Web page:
Update on evidence for a genetic predisposition to cerebral vasospasm.

Vini G. Khurana, Douglas J. Fox, Irene Meissner, Fredric B. Meyer, Robert F. Spetzler

Research output: Contribution to journalReview articlepeer-review

19 Scopus citations

Abstract

Considerable evidence links cerebral vasospasm to the decreased bioavailability of endothelial nitric oxide synthase (eNOS) after aneurysmal subarachnoid hemorrhage (SAH). In recent studies from the cardiology literature, researchers have suggested that a genetic predisposition to coronary vasospasm might develop as the result of a T-786C single nucleotide polymorphism (SNP) in the eNOS gene. The authors of this study attempted to determine if there may be a similar genetic predisposition toward cerebral vasospasm. The authors prospectively identified 28 patients with Fisher Grade 3 SAH from a group of 51 consecutive patients with ruptured intracranial saccular aneurysms. Genomic DNA was isolated from a peripheral blood sample obtained with permission from each patient. Gene microarray technology was used to assay the samples for the presence and distribution of certain key eNOS gene polymorphisms. Clinical, radiological, and genomic data were analyzed. The finding of eNOS T-786C SNP could be used to significantly differentiate between the presence and severity of cerebral vasospasm (p = 0.04). The findings from this preliminary study support similar findings in the coronary vasospasm literature as well as the hypothesis that a predisposition toward cerebral vasospasm may be related partially to genetic factors, which needs to be confirmed in a larger study. Such gene-based information may be important in rapidly identifying patients at increased risk of vasospasm after SAH, independent of their Fisher grade. In this article, the authors review key studies in this area.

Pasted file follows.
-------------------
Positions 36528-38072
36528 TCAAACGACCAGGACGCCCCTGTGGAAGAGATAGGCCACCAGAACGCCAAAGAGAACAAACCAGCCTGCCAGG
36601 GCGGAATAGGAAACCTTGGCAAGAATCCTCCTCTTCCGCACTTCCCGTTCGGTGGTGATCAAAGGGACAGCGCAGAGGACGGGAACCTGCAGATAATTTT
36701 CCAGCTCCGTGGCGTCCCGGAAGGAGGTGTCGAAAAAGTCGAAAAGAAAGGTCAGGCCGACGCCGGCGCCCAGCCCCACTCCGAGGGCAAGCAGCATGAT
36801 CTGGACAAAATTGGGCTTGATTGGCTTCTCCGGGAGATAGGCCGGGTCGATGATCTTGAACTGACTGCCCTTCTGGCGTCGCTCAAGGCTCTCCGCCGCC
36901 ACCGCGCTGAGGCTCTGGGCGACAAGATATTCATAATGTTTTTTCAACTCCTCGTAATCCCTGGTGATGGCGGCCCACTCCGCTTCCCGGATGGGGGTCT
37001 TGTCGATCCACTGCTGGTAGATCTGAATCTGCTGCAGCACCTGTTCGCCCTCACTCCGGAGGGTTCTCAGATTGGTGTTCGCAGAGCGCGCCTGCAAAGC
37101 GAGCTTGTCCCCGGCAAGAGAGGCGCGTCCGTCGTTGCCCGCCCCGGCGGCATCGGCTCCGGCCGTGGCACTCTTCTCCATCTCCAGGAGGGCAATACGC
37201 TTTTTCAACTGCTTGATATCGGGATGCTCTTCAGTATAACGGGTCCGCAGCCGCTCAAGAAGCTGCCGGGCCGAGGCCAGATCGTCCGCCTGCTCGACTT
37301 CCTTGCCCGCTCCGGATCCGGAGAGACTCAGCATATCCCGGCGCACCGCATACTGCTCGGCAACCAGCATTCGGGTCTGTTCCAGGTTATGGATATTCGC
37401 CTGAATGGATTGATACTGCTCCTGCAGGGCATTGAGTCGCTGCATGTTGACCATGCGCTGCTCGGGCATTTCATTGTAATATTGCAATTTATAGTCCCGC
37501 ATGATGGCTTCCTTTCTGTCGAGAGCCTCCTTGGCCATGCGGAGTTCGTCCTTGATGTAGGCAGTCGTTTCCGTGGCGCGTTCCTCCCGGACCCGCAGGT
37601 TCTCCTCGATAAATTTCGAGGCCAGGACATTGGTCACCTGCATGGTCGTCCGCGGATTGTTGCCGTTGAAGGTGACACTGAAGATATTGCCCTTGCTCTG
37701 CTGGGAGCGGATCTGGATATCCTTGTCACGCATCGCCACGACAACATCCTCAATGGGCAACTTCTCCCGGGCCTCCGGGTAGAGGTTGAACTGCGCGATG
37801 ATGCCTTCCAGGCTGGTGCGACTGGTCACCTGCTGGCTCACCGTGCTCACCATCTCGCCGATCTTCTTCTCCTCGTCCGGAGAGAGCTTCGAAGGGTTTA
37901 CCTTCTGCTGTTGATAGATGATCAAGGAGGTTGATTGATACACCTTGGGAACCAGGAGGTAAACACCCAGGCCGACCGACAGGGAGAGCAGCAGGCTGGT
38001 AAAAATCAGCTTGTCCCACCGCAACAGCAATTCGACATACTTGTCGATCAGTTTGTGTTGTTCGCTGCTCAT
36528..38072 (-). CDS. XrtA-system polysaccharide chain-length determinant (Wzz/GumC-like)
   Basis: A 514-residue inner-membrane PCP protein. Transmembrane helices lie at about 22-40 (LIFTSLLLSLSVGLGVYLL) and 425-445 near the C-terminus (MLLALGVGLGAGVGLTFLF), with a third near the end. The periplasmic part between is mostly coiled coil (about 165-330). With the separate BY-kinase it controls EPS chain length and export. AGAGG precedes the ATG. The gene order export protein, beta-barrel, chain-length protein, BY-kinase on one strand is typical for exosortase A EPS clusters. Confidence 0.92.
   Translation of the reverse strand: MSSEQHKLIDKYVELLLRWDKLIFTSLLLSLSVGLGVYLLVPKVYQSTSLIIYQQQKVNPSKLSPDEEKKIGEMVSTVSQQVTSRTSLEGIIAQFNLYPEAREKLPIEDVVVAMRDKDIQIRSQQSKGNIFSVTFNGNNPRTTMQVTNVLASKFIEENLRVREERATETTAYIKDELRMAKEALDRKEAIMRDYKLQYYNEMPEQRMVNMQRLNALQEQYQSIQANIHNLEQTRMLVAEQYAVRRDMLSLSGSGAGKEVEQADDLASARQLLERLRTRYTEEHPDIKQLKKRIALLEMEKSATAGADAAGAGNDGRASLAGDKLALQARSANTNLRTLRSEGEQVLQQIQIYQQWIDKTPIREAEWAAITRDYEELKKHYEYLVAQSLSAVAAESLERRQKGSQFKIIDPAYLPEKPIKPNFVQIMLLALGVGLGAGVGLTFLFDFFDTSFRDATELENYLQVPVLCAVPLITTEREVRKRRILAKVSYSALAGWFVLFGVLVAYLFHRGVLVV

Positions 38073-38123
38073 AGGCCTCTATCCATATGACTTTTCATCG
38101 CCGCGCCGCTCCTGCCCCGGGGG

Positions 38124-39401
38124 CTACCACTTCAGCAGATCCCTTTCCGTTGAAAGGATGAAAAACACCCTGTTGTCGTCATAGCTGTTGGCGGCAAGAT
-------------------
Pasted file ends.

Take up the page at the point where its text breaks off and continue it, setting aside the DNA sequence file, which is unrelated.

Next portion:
Original languageEnglish (US)
Pages (from-to)E3
JournalNeurosurgical focus
Volume21
Issue number3
DOIs
StatePublished - 2006

ASJC Scopus subject areas

  • Surgery
  • Clinical Neurology

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